GILES COUNTY, Va. (WHSV) — More counties in Virginia have taken the step of declaring themselves 'Second Amendment sanctuaries' as Virginia Democrats, with a newly obtained legislative majority, propose new gun control legislation.
On Thursday night, the Giles County Board of Supervisors voted unanimously to become a 'Second Amendment sanctuary,' with over 100 people in attendance at their meeting.
Nearly simultaneously, Dinwiddie County, in a completely different part of Virginia, did the same thing on a unanimous vote as well, with one board member abstaining.
“We have rights to bear arms. Point blank. And our county, we have a lot of hunters, lots of sportsmen that like to sport shoot,” Dinwiddie Supervisor William Chavis said.
The movement of counties declaring themselves 'Second Amendment sanctuaries' – taking their own spin on 'sanctuary cities,' which vowed not to work with ICE to deport undocumented immigrants – began shortly after the election earlier this month in which Democrats won full control of the General Assembly for the first time in decades.
Following that election, many in counties that voted conservative believe that their constitutional rights are threatened.
Very few bills have been filed yet for Virginia's 2020 session, with the pre-filing session having just begun, but one gun control bill has already been proposed by a Democrat: establishing universal background checks.
To counter possible gun control laws, the concept of becoming a 'Second Amendment sanctuary' means that a county expresses its intent that its public funds not be used to restrict Second Amendment rights.
The resolutions aren't legally binding, but put forth a public stance on behalf of counties.
“I’m really glad that somebody in Virginia is stepping up,” said resident Gene Brown at the Dinwiddie County board meeting.
Chairman Davis, with Dinwiddie County, said the resolution doesn't mean they'll ignore state law though.
“We’re not saying ‘No, we’re not going to stand by the law’ or ‘This county isn’t going to stand by the law.' Wrong. Absolutely wrong. We stand firm on the second amendment, we believe we have the right to bear arms.”
Democrat leaders say the concept is unnecessary.
"If you look at what we're doing, I don't think it infringes on anybody's Second Amendment rights," said State Senator John Edwards (D-Roanoke).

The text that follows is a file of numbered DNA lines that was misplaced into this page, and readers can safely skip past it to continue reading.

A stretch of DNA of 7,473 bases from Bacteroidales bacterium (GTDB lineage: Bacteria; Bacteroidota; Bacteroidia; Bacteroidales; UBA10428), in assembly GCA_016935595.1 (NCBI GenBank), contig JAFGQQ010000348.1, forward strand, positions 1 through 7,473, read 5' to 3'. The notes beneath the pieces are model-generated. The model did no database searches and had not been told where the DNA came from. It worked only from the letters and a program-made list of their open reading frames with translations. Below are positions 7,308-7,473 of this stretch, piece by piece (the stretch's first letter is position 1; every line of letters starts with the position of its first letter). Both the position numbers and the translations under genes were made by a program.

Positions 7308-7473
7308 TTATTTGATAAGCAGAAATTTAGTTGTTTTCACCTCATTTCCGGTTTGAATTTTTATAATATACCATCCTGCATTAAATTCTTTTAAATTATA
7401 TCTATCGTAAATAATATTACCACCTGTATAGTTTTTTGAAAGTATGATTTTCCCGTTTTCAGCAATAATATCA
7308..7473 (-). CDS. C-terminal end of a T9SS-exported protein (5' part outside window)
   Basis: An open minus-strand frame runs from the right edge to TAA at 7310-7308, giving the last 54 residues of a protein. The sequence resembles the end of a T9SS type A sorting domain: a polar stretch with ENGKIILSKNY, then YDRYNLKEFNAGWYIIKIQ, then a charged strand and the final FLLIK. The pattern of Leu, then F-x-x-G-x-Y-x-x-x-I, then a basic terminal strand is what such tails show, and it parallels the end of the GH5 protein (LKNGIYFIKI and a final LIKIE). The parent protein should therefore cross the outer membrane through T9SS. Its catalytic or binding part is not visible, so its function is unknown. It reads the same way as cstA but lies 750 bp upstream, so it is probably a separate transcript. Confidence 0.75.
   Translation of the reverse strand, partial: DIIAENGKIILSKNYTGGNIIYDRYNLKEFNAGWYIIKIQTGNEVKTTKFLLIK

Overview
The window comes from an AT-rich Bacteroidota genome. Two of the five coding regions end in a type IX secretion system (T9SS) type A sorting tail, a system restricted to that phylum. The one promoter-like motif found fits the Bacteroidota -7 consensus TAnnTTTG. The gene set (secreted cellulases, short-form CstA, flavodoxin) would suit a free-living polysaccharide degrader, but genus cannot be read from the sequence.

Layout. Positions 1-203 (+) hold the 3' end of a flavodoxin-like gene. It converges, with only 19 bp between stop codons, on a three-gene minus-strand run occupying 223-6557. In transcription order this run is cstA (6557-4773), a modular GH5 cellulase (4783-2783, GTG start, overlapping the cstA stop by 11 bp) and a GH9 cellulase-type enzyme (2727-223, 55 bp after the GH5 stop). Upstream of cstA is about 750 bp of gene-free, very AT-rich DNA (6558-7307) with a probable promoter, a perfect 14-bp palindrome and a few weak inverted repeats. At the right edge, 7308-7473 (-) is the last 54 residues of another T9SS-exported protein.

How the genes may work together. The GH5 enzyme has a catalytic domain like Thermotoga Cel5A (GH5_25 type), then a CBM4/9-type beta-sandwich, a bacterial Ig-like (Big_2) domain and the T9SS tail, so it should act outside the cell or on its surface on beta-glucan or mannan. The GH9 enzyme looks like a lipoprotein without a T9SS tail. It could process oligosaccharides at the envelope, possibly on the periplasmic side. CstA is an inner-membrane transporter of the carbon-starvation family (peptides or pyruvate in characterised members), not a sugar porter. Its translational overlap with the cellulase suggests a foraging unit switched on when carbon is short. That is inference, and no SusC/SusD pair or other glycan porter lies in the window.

Edwards said if people want to challenge legislation passed by the General Assembly, the remedy is to go to court.
"I think people are being paranoid and it's totally unnecessary," Edwards told WDBJ7.
Delegate Chris Head (R-Botetourt) has a different view.
"I think this may be a case in which it is justifiable to be concerned, and so that's not paranoia, that's concern," Head said Wednesday afternoon. "The United States Constitution is incredibly clear and unambiguous when it says the right to keep and bear arms shall not be infringed. Period. And I think what you're seeing is localities simply wanting to make sure the rest of my colleagues in Richmond understand."
So far, no counties in the Shenandoah Valley have officially declared themselves 'Second Amendment sanctuaries' yet, but a number plan to consider it soon.
Augusta County officials told WHSV they are doing research and will likely discuss the idea at an upcoming meeting.
"I'm 100 percent for it," said Jim Wood, store manager of Nuckols Gun Works and firearms instructor for Augusta County. "Our Second Amendment was written to protect us against exactly what is happening right now."
Also completely supporting the move is Sheriff Donald Smith, who posted on Facebook on Nov. 22, saying "I feel that the Board of Supervisors should APPROVE a resolution in favor of affirming the 2nd Amendment which protects the right of the people to keep and bear arms."
The Augusta County Board of Supervisors meeting on Tuesday, November 26, is expected to be packed with proponents and opponents of the measure.
In Rockingham County, county administrators confirmed to WHSV that the topic of becoming a 'Second Amendment sanctuary' is on the agenda for their meeting coming up on Dec. 11 at 6 p.m.